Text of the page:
Jaguar Land Rover could see changes to its parts export and import flows into and out of the UK and Europe in the coming years as it expands production in overseas locations, notably China. Growing exports of components could mean more balanced material flows in and out of the UK, and the potential use of different consolidation points and seaports, according to Andy Gallon, international manufacturing development manager (pictured).

Speaking at an Automotive Logistics Forum hosted by DP World London Gateway, Gallon said that the anticipated growth in overseas production could lead to a shift in the way that the British-based carmaker manages its material exports. Gallon, who is responsible for logistics global manufacturing development for the company as well as its component export operations, said that JLR’s ambitious plans for growth would potentially drive increased material exports and logistics activity to overseas operations.

“We have more than 40 product actions in the coming years, including new model launches and regular refreshes,” said Gallon. “That is increasing our logistics operations at both on and offsite logistics and packaging centres for exports.”

The carmaker, which is owned by India’s Tata Motors, currently has manufacturing operations in a variety of markets including Turkey, Kenya, Malaysia, Pakistan and India. The Chinese government has also recently approved JLR’s plans to build a joint venture factory in China with Chinese OEM Chery.

The company’s growth has led to consideration for other markets as well. “Jaguar Land Rover has ambitions to expand its manufacturing footprint and increase production in markets outside of Britain, particularly in China,” Gallon said.  

The carmaker also ships aftermarket parts to the nearly 180 countries in which it currently sells its vehicles.

A chance for more balanced flows for Britain
JLR’s traditional supply chain is already quite global, said Gallon. The company has about 300 suppliers in the UK, 400 in Europe and a small number of others from global locations. JLR currently consolidates all of its global and European material in the UK. Material from global locations arrives by container, while most of the European content arrives in trailers aboard ro-ro vessels. The carmaker brings the international and UK material to one of three packaging facilities located close to its three British manufacturing centres at Castle Bromwich, Solihull and Halewood. It then ships out to its global network.

With rising exports across its supply chain, Gallon said that the carmaker could look to consolidate its European suppliers directly at a European location and ship from there, as well as from the UK. He also saw increased parts exports as an opportunity for more balance in the supply chain. “Any new production facilities may see a more balanced flow [in and out of the UK] for the material we are moving for production as well as for the aftermarket,” he said.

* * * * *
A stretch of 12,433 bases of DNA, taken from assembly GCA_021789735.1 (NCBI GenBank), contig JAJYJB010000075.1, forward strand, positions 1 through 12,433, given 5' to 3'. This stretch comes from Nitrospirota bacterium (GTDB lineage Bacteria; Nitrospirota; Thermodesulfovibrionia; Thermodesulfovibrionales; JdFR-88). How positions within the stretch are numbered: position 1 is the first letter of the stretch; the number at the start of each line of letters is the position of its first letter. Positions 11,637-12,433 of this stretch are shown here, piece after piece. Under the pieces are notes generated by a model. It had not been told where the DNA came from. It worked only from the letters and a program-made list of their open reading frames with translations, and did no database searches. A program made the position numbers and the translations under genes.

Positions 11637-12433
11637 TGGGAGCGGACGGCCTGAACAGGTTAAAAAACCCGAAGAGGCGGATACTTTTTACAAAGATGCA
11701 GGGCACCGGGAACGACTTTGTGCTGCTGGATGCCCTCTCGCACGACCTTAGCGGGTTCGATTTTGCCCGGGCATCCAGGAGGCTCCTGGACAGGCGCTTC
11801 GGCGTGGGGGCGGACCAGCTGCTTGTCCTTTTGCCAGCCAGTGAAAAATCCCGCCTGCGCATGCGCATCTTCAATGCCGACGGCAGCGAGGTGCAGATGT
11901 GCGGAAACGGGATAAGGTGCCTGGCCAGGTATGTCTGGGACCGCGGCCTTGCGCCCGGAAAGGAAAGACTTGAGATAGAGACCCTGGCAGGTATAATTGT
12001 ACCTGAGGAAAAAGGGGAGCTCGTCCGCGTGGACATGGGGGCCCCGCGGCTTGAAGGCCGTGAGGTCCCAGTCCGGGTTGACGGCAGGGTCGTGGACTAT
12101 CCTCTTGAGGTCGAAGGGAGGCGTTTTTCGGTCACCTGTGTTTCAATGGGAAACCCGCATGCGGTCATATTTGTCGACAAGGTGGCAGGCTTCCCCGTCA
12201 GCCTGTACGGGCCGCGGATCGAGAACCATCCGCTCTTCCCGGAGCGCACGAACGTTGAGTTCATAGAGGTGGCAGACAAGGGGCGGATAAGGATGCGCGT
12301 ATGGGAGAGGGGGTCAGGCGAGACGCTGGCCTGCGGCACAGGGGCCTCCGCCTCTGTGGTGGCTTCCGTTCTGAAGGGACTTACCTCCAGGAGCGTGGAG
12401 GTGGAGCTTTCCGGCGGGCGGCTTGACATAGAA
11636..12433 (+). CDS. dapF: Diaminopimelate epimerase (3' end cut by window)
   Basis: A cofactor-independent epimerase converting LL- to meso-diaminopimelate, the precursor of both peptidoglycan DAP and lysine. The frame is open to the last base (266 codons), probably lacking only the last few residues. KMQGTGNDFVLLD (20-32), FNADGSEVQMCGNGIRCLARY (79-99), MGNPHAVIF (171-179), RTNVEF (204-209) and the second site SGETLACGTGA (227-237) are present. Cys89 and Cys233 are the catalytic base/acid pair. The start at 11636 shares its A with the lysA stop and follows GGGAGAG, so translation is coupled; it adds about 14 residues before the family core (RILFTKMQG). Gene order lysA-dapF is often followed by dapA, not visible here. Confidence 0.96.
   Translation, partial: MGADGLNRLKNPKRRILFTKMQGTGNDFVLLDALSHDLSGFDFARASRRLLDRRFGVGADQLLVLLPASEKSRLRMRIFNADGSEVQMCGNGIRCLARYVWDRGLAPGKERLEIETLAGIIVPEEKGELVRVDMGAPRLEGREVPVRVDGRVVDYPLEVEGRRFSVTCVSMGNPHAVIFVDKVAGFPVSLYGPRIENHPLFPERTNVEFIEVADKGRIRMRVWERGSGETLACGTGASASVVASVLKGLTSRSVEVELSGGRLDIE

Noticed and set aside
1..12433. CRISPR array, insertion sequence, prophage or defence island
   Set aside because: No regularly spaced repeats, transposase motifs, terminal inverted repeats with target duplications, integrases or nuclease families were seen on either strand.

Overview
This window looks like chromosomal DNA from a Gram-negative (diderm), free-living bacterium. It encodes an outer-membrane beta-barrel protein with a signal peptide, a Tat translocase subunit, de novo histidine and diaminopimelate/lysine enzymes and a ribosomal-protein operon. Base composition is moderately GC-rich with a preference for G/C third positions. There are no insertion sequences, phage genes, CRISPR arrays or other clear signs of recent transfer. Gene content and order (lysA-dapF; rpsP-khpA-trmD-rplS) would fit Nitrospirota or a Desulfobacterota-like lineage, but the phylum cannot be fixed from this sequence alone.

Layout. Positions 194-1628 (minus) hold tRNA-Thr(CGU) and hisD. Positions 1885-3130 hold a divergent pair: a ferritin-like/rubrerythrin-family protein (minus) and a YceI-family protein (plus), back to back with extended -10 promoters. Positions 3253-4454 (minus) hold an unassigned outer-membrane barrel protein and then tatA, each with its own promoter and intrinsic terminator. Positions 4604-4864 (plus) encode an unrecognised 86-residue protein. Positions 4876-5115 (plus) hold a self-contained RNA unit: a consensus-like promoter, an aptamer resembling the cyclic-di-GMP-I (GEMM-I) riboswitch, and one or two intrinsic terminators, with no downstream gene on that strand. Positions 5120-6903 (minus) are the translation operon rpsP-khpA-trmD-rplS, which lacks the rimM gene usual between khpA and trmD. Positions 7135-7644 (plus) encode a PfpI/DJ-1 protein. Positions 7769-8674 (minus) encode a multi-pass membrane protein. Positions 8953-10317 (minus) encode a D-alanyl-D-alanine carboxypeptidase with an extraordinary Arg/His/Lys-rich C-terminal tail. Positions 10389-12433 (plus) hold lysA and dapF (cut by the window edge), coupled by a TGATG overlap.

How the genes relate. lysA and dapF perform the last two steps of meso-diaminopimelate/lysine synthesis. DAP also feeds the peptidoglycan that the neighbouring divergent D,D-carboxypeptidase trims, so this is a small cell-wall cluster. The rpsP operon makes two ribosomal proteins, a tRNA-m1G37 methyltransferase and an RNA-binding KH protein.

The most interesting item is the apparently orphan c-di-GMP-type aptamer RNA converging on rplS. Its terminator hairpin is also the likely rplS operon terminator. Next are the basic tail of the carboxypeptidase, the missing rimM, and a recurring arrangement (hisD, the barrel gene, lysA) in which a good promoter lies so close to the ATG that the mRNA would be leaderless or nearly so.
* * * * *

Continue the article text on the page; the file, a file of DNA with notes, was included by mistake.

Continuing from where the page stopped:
"We have more than 40 product actions in the coming years...that is increasing our logistics operations at both on and offsite logistics and packaging centres for exports" - Andy Gallon, Jaguar Land Rover

Gallon, who was speaking at the site of the London Gateway port, which is scheduled to open its first berth in the fourth quarter of this year, said that the new port could have the potential to benefit JLR and its supply chain. “We already import and export a lot of material, and we’re growing, so there will be opportunities,” Gallon said.

London Gateway, which is about 40km east of central London on the north bank of the river Thames, is expected to have 1.5m TEU capacity by next year, and eventually 3.5m TEU when all of its berths open. It also has plans to build Europe’s largest logistics park (read more here and see an exclusive webinar here).

Gallon also emphasised the important role that logistics providers would continue to play in its export supply chain and the decisions it makes for consolidation or shipping locations. “Lead logistics providers play a major role for us, and we will continue to rely on their expertise for our material exports,” he said.

Jaguar Land Rover is also keen to grow its in-house logistics organisation. “We are currently recruiting and seeking out the very best talent in the industry to help us deliver our planned growth and future logistics’ opportunities and challenges,” said Gallon.

Read here about the DHL union dispute that could disrupt JLR production in the UK.